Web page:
In the community

Vale veterinarian whispers adieu to dogs and cats as she heads to retirement

VALE – They call Dr. Sheree Hughes the “cat whisperer” at the Vale Veterinary Clinic.

The veterinarian has a way of calming and comforting cats that settles them down.

But the cats at the clinic will have to find solace from others now.

Hughes retired at the end of May, finishing 43 years as a veterinarian.

Her first ambition?

“I’m going to catch up on my sleep,” Hughes said.

Hughes will spend more time with her own animals on her home property in Weiser – two horses, two dogs and one cat.

She said she knew by about the sixth grade that she wanted to be a veterinarian.

Her father was a research veterinarian with the U.S. Department of Agriculture, credited with pioneering research into pinkeye in cattle.

“He was always bringing home animals ­– rabbits, mice and more,” said Hughes.

The family also provided horse boarding, and she’d watch the spring rite of worming and vaccinating them.

After high school, Hughes attended Iowa State University in Ames, Iowa, graduating in 1981. Her first veterinary job was in Bakersfield, California, at a clinic that treated small animals and horses.

In 1989, she bought another clinic where she had gone to work and ran Olive Drive Animal Hospital until 2004.

By then, she said, it was time to leave the central California city.

“The air pollution was awful,” she said.

She and her husband traveled the West and started looking for a new home.

They found it in Weiser though they had no connections to Idaho.

Hughes went to work for the Ontario Animal Hospital in April 2005 and about a year later took on hours at the Vale clinic. She has worked three to four days a week in Vale since then, specializing in surgery.

“She has been a mentor to all of us,” said Dr. Angie Allum, who bought the Vale clinic in 2010. “She basically raised us all as little veterinarians.”

Allum explains Hughes’ cat whisperer title.

“She’s a magician with small animals,” Allum said. “Cranky cats are her specialty.”

She leaves a profession that is short of veterinarians, especially in rural areas. The Vale clinic has yet to find a replacement for Hughes.

She credits the shortage in rural areas to changes in what young veterinarians expect. She said they now more often want to work in cities, with set hours and with a larger client pool.

Over the years, the profession has also seen a shift to women. Hughes estimates that the mix when she started was 30 percent women. Now, she says it’s closer to 75 percent.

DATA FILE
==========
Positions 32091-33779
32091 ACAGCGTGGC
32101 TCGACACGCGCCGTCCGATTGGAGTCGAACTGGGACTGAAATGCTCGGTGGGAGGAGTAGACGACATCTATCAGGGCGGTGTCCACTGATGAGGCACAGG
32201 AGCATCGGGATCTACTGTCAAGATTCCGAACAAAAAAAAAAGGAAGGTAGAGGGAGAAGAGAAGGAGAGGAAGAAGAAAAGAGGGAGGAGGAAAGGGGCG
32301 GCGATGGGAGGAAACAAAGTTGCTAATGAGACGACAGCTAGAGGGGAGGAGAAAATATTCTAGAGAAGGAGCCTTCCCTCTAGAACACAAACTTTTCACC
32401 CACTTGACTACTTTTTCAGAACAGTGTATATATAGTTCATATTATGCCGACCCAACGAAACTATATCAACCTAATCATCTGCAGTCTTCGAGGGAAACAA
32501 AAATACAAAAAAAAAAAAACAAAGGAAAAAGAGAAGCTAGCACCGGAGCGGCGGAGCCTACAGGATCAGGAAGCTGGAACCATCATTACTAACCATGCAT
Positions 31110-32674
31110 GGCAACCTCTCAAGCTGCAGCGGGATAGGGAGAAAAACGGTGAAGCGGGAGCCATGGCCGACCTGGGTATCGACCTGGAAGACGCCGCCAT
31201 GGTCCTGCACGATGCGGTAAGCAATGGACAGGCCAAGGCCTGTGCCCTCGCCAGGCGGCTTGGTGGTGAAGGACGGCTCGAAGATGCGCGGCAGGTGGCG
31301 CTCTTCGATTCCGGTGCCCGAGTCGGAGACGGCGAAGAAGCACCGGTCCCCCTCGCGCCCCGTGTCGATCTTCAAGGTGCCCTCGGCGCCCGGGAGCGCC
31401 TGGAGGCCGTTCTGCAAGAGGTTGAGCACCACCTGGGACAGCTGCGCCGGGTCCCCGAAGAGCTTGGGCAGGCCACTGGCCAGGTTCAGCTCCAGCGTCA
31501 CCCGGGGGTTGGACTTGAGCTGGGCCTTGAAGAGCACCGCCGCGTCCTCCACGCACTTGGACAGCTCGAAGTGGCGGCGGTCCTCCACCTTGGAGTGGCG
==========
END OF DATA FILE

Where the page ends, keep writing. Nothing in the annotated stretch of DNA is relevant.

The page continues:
The decades have seen improvements in veterinary medicine. Treatment for fleas and ticks has gotten better. Newer medicines don’t have to be administered as often and the 1975 discovery of ivermectin, used to treat parasites, was “a big deal.”

She’s seen other changes that aren’t so good.

Veterinarians, she said, are seeing “bigger, meaner dogs” who were acquired during the pandemic and now are left alone too much. They don’t get enough socialization, Hughes said, and treating them requires more sedation than once was the practice.

Hughes said she’s frustrated that dog owners many times don’t understand the risk of parvo, a highly contagious canine virus that is can be fatal to dogs. She has been educating clients about that for years.

“I feel like a broken record,” she said.

She’s dismayed with the increasing numbers of people who treat their dogs as service animals, taking them everywhere. Hughes said that’s not always good for the dogs.

“More people are dependent on their pets,” Hughes said.

But she enjoys the puzzle of resolving an animal’s health issues.

One success story she shares is about a sickly terrier that a woman brought in to have euthanized. Hughes instead asked for time to run tests. She consulted others about the condition and put the dog on medication.

“We saved her,” Hughes said, who earlier this year checked up on the terrier. “That dog meant a lot to this lady.”

Hughes tends to be serious in her work, but some humor shows through. She explains, for instance, that a small animal vet is readily distinguished from those treating larger animals.

“The small animal vet is the one with all the Band-Aids” from dealing with feisty cats and other animals.

She said the cat population continues to explode. She does what she can to arrest that.

“It’s a good day when you can neuter a cat,” she said.

Allum said she is continuing to recruit for another veterinarian to join the team, an effort that has spanned years. Meantime, the remaining staff will work to fill the gap left by Hughes.

“She’s a very special human,” Allum said. “She’s going to be missed.”

Dr. Sheree Hughes is retiring after 43 years as a veterinarian, finishing her career at the Vale Veterinary Clinic. She put in one of her last shifts on Thursday, May 30, 2024. (LES ZAITZ/The Enterprise)

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